Caregiver's Home Companion Free captioning phone for those with hearing loss.
 SEARCH Go
Read Fred's Previous Articles

April 6, 2012
Question for Aging Men: Will Testosterone Spark Virility?


March 30, 2012
Is Dad Still Road-Worthy – Or Is It Time to Take the Keys?


March 23, 2012
Coping and Recovering from Knee Replacement


March 16, 2012
Lactose Intolerance May Not Spell Osteoporosis


Take Our PollThe Caregiver's Marketplace

Shop Now in the
Caregiver's e-Mall

Our Caregiver's e-Mall is filling up with great stores and a growing number of items just in time for the holidays. Whether you browse and find a book or tape to help you with caregiving, or come across a wonderful gift for a friend or family member, the e-Mall can be your source for easy shopping and gift-giving.

So, click on the dark blue Caregiver's e-Mall buttons throughout our site and enter a comfortable, secure shopping experience with major merchants while avoiding the hassle of having to find a parking place or matching your shopping hours with someone else's. Our mall is just a click away and is open 24 hours every day.

Watch for additional stores opening in the e-Mall soon!

Posted: November 06, 2009

Keeping Seniors Healthy

Seniors Who Drink Face Many Dangers

Q.  My wife and I moved into a retirement community recently. I’ve noticed a lot of people I’d call alcoholics in this community. Do seniors drink more in these places?

A. I could find no information that demonstrated residents of retirement communities drink more. However, these communities are, by nature, more social. So, perhaps you’re just seeing more drinking. And with more drinking, you’ll find more people who don’t handle it well.

Alcoholism is a serious problem among seniors. Here are just a few statistics that tell the story:

About 70% of hospital admissions for older adults are for illness and accidents related to alcohol.

About half of older adults in nursing homes have an alcohol problem.

Older adults lose an average of 10 years off their lives because of alcohol abuse.

About 80% of doctors misdiagnose alcoholism as depression in older women.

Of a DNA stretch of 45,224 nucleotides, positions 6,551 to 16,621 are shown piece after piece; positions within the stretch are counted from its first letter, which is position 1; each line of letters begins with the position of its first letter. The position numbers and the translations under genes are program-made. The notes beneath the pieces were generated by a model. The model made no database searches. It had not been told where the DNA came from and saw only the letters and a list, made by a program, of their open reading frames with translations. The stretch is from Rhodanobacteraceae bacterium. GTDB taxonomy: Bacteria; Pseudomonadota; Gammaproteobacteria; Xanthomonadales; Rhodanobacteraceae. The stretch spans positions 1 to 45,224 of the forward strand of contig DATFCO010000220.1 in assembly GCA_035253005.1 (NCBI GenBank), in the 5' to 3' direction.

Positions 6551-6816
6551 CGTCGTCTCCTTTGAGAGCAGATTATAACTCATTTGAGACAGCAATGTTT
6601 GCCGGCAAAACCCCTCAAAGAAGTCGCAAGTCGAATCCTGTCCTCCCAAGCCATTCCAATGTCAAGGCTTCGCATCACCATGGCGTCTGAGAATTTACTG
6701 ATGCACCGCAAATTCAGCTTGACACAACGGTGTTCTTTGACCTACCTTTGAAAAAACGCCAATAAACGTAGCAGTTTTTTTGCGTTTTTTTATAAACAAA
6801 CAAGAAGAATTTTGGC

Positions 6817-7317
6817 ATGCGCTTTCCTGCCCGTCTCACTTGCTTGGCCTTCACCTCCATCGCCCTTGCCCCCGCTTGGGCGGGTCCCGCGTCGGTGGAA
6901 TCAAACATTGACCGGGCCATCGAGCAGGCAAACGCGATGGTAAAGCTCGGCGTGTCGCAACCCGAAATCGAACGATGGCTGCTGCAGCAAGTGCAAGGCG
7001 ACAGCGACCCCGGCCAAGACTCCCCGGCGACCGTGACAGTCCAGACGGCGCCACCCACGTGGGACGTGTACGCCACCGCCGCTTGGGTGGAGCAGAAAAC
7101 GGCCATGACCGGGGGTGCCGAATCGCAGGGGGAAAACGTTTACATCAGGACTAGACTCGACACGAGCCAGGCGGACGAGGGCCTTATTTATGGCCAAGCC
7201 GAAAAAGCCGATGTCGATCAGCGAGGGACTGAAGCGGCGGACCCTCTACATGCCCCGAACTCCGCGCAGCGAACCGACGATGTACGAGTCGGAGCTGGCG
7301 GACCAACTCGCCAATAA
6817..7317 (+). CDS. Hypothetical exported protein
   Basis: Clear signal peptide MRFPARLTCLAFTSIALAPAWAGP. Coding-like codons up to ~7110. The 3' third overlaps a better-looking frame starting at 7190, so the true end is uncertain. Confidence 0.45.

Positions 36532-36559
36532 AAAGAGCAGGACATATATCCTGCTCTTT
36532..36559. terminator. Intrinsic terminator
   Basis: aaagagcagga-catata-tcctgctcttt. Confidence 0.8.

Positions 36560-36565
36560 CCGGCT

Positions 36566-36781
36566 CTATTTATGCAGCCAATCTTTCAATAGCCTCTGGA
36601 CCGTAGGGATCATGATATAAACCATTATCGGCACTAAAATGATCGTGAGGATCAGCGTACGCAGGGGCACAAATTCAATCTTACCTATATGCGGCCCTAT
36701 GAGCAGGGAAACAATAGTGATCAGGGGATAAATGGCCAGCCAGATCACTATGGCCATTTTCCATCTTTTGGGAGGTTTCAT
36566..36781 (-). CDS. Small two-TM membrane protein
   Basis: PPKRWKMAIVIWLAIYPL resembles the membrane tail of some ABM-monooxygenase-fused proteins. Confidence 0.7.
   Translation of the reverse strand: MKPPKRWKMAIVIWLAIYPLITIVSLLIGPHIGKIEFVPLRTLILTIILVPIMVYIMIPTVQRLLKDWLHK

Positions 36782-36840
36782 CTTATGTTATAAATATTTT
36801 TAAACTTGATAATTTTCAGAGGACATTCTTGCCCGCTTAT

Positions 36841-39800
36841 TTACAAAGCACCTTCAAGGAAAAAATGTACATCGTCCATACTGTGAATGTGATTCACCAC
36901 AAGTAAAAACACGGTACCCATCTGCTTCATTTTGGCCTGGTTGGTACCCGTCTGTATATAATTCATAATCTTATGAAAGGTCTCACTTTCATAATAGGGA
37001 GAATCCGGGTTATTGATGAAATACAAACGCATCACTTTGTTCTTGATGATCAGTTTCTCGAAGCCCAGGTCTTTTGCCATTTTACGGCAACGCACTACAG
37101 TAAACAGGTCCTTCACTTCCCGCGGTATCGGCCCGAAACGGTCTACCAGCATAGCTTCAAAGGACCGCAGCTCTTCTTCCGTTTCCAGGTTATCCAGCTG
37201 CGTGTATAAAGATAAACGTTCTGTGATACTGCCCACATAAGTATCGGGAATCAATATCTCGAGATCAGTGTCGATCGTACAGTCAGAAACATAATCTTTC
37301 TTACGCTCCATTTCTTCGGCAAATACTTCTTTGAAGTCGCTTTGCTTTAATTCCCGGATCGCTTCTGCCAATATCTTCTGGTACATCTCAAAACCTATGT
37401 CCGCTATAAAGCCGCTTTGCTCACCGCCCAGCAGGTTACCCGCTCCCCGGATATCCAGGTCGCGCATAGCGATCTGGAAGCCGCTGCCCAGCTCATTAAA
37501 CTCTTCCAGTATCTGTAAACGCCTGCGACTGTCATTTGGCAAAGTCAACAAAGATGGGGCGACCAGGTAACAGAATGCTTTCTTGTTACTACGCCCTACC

The highest growing number of alcoholics is among 75-year-old widowers.

About 10% of patients over age 60 who are diagnosed with Alzheimer’s disease are actually suffering from brain damage caused by alcoholism.

“Alcohol abuse among older adults is something few want to talk about or deal with,” said Charles Curie, former administrator of the US Substance Abuse and Mental Health Services Administration. “Too often, family members are ashamed of the problem and choose not to address it. Health care providers tend not to ask older patients about alcohol abuse if it wasn’t a problem in their lives in earlier years. Sometimes the symptoms are mistaken for those of dementia, depression, or other problems common to older adults. Unfortunately, too many older persons turn to alcohol as a comfort, following the death of a spouse, a divorce, retirement, or some other major life change, unaware that they are markedly affecting the quality of their lives.”

A few definitions:

Alcoholism is a disease with four symptoms: craving or compulsion to drink, the inability to limit drinking, high alcohol tolerance, and physical dependence.

Alcohol abuse does not include strong craving, loss of control or physical dependence. Alcohol abuse is defined as drinking that causes problems in your life such as failing at work, getting arrested for drunk driving, hurting someone physically or emotionally because of drinking.

Moderate drinking is defined as consuming up to two drinks per day for men and one drink per day for women and older people. A standard drink is 12 ounces beer, 5 ounces of wine, or 1.5 ounces of 80-proof distilled spirits.

The American Medical Association publishes the following list of physical symptoms to diagnose alcoholism. If an older person shows several symptoms, there is a high probability of alcoholism.

  • Bruises, abrasions, and scars in locations that might suggest frequent falls, bumping into objects, physical altercations, or other violent behavior.
  • Cigarette burns on the fingers.
  • Flushed or florid faces.
  • Jerky eye movement or loss of central vision.
  • Damage to nerves causing numbness and tingling.
  • Hypertension, particularly systolic (the first number).
  • Gastrointestinal or other bleeding.
  • Cirrhosis or other evidence of liver impairment, such as swelling in the lower extremities, and other signs of fluid retention.
  • Psoriasis.


Fred Cicetti is a freelance writer who specializes in health. He has been writing professionally since 1963. Before he began freelancing, he was a reporter and columnist for three daily newspapers in New Jersey. He has written two published novels: Saltwater Taffy, and Local Angles. You can send your health-related questions to Fred at fred@healthygeezer.com.

© 2009 Pederson Publishing, Inc. All Rights Reserved.
Commercial use, redistribution or other forms of reuse of this information is strictly prohibited without the prior written permission of Pederson Publishing.
Search CaregiversHome
Find with keyword(s):

Enter a keyword or phrase to search CaregiversHome's archives for related news topics, the latest news stories, timely times, and reference articles.

Email or share this story Bookmark and Share

Back to Top


Prescription Card

Free Survival Guide

Privacy Statement Contact Us Site Map Products & Services Our Partners Advertise
© Copyright 2003-2019. Pederson Publishing, Inc. All rights reserved.